Kuwait has intensified Arab economic campaign against the Egyptian-Israeli peace treaty by demanding that Egypt return about $1 billion of Kuwait deposits in Egyptian banks, U.S. sources reported yesterday.
This move and other signs that Arab nations are intent on punishing Egyptian President Anwar Sadat more severely than Cairo and Washington had expected emerged as some senior Carter administration officials reportedly were discussing an urgent new economic aid program for Egypt.
The administration is not formally considering proposals to increase U.S. aid to Egypt now, sources said, but there is official discussion of new efforts by Washington to press West Germany, Japan and other developed nations into providing joint economic help for Sadat that could raise the amount of U.S. funds going to Egypt.
Support for an expanded egyptian aid program, which might be channeled through a regional development bank, reportedly comes from the Commerce Department and the office of President Carter's special representative on trade, Robert S. Strauss, who has just been named special negotiator for the Middle East.
A decision by Arab nations last month to halt new economic aid to egypt appears to imperil immediately a $1.4 billion telecommunications project that three U.S. companies have proposed to build in part as a concrete symbol of the flow of American technology and financial help that Sadat has suggested to his nation will crown his peace efforts.
Sadat has reffered to a U.S. plan to rebuild Egypt's decrepit telephone system in justifying his decision at the Camp David summit last year to agree to a peace treaty with Israel.
Officials at the companies that are seeking the contract paint the project as a potential "American Aswam," a reference to the political symbol the Soviet Union supplied Sadat's predecessor, Gamal Abdel Nasser, in building the $1 billion high dam in upper Egypt.
But the $200 million in foreign exchange loans the companies were counting on Saudi Arabia to provide or underwrite evaporated last month, when Arab oil-producing nations carried out decisions made at the Baghdad Arab summit to cut off new economic support for Sadat unless he renounces the treaty with Israel.
The Saudi decision to join the economic boycott also is having a sharp impact on the willingness of U.S. and European banks to provide new financing for Egypt, according to U.S. businessmen.
The administration's request for $300 million in extra economic support for Egypt over the next three years was based on part on the expectation that the Arab states would cut off new aid, U.S. officials said yesterday. The administration also is seeking $750 million in economic aid for Egypt next year.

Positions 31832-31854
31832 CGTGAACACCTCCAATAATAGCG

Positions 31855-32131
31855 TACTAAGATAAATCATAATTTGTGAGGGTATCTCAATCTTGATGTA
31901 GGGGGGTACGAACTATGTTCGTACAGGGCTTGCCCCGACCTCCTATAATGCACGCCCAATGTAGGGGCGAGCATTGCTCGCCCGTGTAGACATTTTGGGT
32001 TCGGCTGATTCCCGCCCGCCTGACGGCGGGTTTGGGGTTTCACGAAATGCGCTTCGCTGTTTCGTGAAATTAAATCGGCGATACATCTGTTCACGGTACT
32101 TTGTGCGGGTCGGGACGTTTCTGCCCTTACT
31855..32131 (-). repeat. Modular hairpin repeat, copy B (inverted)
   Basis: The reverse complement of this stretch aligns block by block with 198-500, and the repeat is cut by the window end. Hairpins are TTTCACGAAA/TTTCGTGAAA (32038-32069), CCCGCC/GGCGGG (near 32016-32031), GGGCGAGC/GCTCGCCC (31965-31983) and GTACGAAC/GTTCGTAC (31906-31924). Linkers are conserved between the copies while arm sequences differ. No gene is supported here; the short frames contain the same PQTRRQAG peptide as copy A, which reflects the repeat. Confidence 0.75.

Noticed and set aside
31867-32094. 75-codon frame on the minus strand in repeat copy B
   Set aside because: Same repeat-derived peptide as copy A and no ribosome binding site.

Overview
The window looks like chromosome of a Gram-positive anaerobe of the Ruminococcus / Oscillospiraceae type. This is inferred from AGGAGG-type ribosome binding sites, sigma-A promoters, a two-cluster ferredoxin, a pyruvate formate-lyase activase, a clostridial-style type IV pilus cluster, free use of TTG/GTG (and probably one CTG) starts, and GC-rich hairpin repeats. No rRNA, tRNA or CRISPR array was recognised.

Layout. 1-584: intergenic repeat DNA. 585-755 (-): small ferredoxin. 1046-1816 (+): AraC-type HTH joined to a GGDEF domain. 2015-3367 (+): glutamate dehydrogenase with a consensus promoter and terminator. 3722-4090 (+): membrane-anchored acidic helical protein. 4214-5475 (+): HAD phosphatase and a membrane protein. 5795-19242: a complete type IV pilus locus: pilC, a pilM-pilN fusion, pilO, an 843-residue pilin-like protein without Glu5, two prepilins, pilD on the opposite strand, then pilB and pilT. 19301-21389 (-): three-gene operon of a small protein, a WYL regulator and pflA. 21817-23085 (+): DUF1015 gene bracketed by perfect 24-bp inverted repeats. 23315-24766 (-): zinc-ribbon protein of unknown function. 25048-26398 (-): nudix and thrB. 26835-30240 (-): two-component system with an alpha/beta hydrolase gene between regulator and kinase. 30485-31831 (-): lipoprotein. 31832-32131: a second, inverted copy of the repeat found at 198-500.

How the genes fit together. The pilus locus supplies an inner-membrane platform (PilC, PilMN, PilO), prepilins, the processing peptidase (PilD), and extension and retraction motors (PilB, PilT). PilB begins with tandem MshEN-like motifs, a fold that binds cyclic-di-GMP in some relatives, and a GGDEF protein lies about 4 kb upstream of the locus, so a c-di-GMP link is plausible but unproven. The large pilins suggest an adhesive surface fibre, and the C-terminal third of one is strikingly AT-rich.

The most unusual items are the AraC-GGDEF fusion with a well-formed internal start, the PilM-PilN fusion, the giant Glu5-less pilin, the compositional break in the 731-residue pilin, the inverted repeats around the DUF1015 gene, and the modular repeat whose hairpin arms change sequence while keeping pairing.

But Kuwait's action in demanding the return of an estimated $1 billion in demand deposits controlled by the Central Bank of Egypt caught officials here by surprise. Saudi Arabia has about the same amount deposited in Egyptian banks, U.S. officials estimated, but it was not immediately clear if the Saudis would make the same move.
Egypt so far has ignored the Kuwaiti request, and may try to block the transfer of the funds, U.S. sources said."I wouldn't be surprised if Cairo decided to stonewall this," one official commented.
Egyptian officials also are reportedly disturbed that development agencies and funds controlled by other Arab governments are cutting off disbursements on existing commitments if scheduled Egyptian repayments are late. These officials reportedly see a new pattern of financial harrassment that goes beyond the commitments made at the Baghdad summit.
U.S. businessmen who have talked to Saudi and Egyptian officials say they have concluded that it will be a year to 18 months before Arab anger at Sadat has receded far enough for oil money to the available to finance new projects in Egypt.
The $1.4 billion telecommunications project was proposed to Egypt by Ameritech, a consortium of Western Electric, General Telephone and Electronics and Continental Telephone. The financing was to be split into three roughly equal segements of American, Egyptian and other Arab funds.
The proposal called for Egypt to allocate $80 million a year from U.S. aid funds for five years, and a $100 million commitment from the U.S. Export-Import Bank. The consortium approach" of supplying all the equipment, servicing and training for a five-year period for a modern telephone system to replace a network that is now 30 percent inoperative and deteriorating rapidly.
The consortium's ambitious comprehensive project is also imperiled by a decision by the egyptian government to proceed step-by-step with the telephone system renovation, company officials acknowledge.
They have been told that Prime Minister Mustafa Khalil decided last week to commit Egypt only to an $80 million project to be paid for from the U.S. aid funds available for next year, and to review that decision each year. Consortium officials maintain that this approach, which would put them into a competitive bidding situation with U.S., European and Japanese companies, would produce exorbitant annual development costs that in the end would not produce the breakthrough in communications that Sadat expects from U.S. technology.
Sadat, who has frequently heard American investors and executives complain that the lack of working telephones and Telex machines makes it impossible to do business in Egypt, has reportedly indicated to American visitors that he and President Carter have discussed U.S. help for the communications system at several meetings.